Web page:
*S*, as well as the running average, according to the reference signal

*R*, resulting in an arguably more intuitive approach for dealing with time varying noise sources. We call this approach normailized GI (NGI). The algorithm used to describe each contribution to the reconstruction in NGI is given by where we have assumed

#### 3.3.2. Normalized ghost imaging with a single detector

*S*for an arbitrary number of previous iterations. Calculating

*R*negates the requirement for an additional detector, whilst improving the performance of the reconstruction compared to TGI, thus single-detector NGI (SNGI) is identical to the TGI experimental setup, with only a modified algorithm.

### 3.4. Signal-to-noise ratio analysis

*O*(

*x*,

*y*) can be expressed as for which it can be shown that 〈

*O*(

*x*,

*y*)〉 = 0, thus the second term on the right hand side (RHS) of in Eq. (10) may be omitted. Again, under the assumptions of uniform illumination and perfect resolution, the noise of DGI can be expressed as where

*δS*and

*δR*are the zero-mean deviation of

*S*and

*R*, thus the noise of NGI is shown to be

*N*=

_{s}*A*is the number of speckles in the field. The SNR contribution for NGI is found to be identical to that of the DGI algorithm derived in [9

_{l}/A_{s}**104**, 253603 (2010). [CrossRef] [PubMed]

*et al*, the difference is always greater than 1 and dependent only upon the variation in the object transmission function.

## 4. Experiment results

*k⃗*of each simulated plane wave is Gaussian distributed. Figure 2 shows a typical example of the speckle patterns generated on the SLM and the exponentially distributed intensity for many patterns, implying that the speckle hologram has complex-Gaussian statistics, thereby a good approximation for real speckle fields [10]. A binary transmissive object, 5mm × 5mm in size, is located after a 3× magnification telescope in the image plane of the SLM. Since we know both the object and the random speckle field projected to the SLM, we are able to simulate the expected results for comparison with our experiment. Experimental and simulated reconstruction results after 10000 iterations are shown in Fig. 3. The simulated reconstruction is produced assuming no external noise sources. The partially transmissive object used is indicated in the bottom right of Fig. 3. It is clear that the DGI and NGI algorithms provide very similar results, as predicted from the theory, and both show improved background subtraction compared to TGI.

*R*. Thus we can negate the requirement for the reference detector and return the system to a true single element camera, which we call single-detector NGI (SNGI). The two major factors that dominate the value of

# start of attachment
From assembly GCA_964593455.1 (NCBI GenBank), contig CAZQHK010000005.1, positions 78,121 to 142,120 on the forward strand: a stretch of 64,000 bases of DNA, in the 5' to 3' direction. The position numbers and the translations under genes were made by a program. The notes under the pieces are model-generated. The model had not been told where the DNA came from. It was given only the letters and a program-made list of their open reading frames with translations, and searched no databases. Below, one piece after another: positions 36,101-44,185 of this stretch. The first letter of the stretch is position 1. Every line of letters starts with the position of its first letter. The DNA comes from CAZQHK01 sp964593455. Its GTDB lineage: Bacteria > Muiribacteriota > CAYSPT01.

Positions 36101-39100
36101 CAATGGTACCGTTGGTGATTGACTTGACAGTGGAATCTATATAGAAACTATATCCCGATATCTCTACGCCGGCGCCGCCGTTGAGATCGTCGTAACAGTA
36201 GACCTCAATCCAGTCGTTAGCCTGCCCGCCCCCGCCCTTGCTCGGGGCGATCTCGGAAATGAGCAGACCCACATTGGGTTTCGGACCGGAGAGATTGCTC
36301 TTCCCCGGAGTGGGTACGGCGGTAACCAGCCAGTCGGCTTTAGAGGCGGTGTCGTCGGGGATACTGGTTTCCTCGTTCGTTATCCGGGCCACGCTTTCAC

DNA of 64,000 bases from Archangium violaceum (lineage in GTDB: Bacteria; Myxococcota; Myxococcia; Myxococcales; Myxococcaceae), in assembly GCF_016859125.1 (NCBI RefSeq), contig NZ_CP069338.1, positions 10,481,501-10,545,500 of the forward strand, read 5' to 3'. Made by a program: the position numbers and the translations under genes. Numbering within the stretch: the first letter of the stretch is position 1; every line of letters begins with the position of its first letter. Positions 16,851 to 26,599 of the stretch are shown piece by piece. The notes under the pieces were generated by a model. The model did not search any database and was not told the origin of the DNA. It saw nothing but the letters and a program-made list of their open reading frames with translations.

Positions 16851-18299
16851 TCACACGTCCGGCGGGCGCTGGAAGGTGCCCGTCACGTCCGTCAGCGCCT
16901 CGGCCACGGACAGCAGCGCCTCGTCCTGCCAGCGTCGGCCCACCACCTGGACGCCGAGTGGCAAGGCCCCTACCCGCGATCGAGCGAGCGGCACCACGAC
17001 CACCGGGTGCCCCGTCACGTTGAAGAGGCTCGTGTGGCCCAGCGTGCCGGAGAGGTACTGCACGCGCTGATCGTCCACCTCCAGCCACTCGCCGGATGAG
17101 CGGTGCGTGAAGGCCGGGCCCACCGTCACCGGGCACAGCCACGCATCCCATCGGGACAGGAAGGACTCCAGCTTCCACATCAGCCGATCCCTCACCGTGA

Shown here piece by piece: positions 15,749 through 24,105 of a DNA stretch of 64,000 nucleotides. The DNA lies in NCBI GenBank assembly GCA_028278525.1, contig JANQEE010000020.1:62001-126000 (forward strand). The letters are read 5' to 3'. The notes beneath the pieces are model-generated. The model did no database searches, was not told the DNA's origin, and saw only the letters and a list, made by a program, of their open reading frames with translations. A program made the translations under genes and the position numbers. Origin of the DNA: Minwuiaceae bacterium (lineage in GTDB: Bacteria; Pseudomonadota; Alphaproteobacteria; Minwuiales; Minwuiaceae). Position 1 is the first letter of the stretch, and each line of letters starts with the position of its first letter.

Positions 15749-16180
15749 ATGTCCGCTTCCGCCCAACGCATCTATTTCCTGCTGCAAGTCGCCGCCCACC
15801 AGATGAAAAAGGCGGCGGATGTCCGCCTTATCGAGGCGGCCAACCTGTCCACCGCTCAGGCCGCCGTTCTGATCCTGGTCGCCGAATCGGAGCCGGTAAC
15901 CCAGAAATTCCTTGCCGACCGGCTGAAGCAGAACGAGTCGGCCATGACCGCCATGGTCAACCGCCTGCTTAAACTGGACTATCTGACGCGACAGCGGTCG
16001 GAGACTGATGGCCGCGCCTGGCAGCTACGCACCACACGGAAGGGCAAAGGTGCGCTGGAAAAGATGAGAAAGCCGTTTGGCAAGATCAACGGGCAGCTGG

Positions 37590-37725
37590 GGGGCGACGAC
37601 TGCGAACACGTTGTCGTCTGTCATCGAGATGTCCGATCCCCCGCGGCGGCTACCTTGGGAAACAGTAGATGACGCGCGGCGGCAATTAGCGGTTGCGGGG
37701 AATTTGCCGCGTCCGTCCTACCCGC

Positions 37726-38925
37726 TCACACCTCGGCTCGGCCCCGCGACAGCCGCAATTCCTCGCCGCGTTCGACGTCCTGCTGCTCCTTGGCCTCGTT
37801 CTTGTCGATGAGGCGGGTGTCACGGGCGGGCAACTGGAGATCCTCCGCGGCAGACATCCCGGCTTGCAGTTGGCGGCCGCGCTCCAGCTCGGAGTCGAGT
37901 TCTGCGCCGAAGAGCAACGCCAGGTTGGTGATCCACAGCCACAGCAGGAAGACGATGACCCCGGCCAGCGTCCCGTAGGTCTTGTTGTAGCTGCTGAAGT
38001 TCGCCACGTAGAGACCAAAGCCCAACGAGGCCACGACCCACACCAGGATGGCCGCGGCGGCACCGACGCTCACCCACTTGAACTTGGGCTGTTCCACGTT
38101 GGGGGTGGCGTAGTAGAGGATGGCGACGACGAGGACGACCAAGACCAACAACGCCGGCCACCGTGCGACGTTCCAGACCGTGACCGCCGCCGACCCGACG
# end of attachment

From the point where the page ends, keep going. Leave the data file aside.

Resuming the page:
*R*are from the different speckle patterns displayed on the SLM and fluctuations of the incident laser power. We can computationally predict changes to the value of

*R*due to the speckle pattern, whereas fluctuations of the laser power can be simulated by using a rolling average for a particular series of

*S*measurements. The bottom row in Fig. 3 shows the experimental results for reconstructing the object using the SNGI algorithm. We observe similar results compared with DGI and NGI algorithms indicating an improved performance compared with the TGI algorithm for single element camera.

**104**, 253603 (2010). [CrossRef] [PubMed]

*T*= 1), we measured the SNR’s for the final object reconstruction obtained after 5000 random speckle iterations. The beam size used was 10 × 10mm and the speckle size at the plane of the object was found to be

*δ*∼ 90

_{s}*μ*m, providing around

*N*∼ 12500 speckles. The experimental results and theoretical predictions for the SNR’s of each iterative algorithm are shown in Fig. 4. Note that the

_{s}*y*-axis has been normalized to the number of iterations. We observe close quantitative agreement between the theory and the measurements. The results indicate that for low transmissive objects, all algorithms reconstruct with similar SNR, while for more transmissive objects the DGI and NGI algorithms become more efficient in comparison to TGI due to the differential nature of the reconstruction. Furthermore, we observe that when using a single detector, SNGI is a more efficient algorithm for reconstructing objects of all transmissions compared to TGI. We observe that for increasing transmissive objects SNGI becomes less efficient than NGI, for which the reason is the subject of ongoing research. Similar to [9

**104**, 253603 (2010). [CrossRef] [PubMed]

## 5. Normalization in matrix inverse algorithms

### 5.1. Introduction to matrix inverse algorithms and compressive sensing

*M*speckle patterns, each containing

*N*pixels can be represented by a

*M*×

*N*matrix. If the object is also represented as an

*N*element column vector, then the vector containing the measured signals is a

*M*element vector. This relationship is expressed as

*M*×

*N*matrix is square, such that its inverse can be calculated and the object vector determined. However when

*M*<

*N*and or

*N*is large, the system is ill-conditioned and calculating the inverse of the matrix is not straightforward. Problems of this type are wide spread in physics and techniques for solving them have been developed. Within our system the appeal is to reconstruct the image of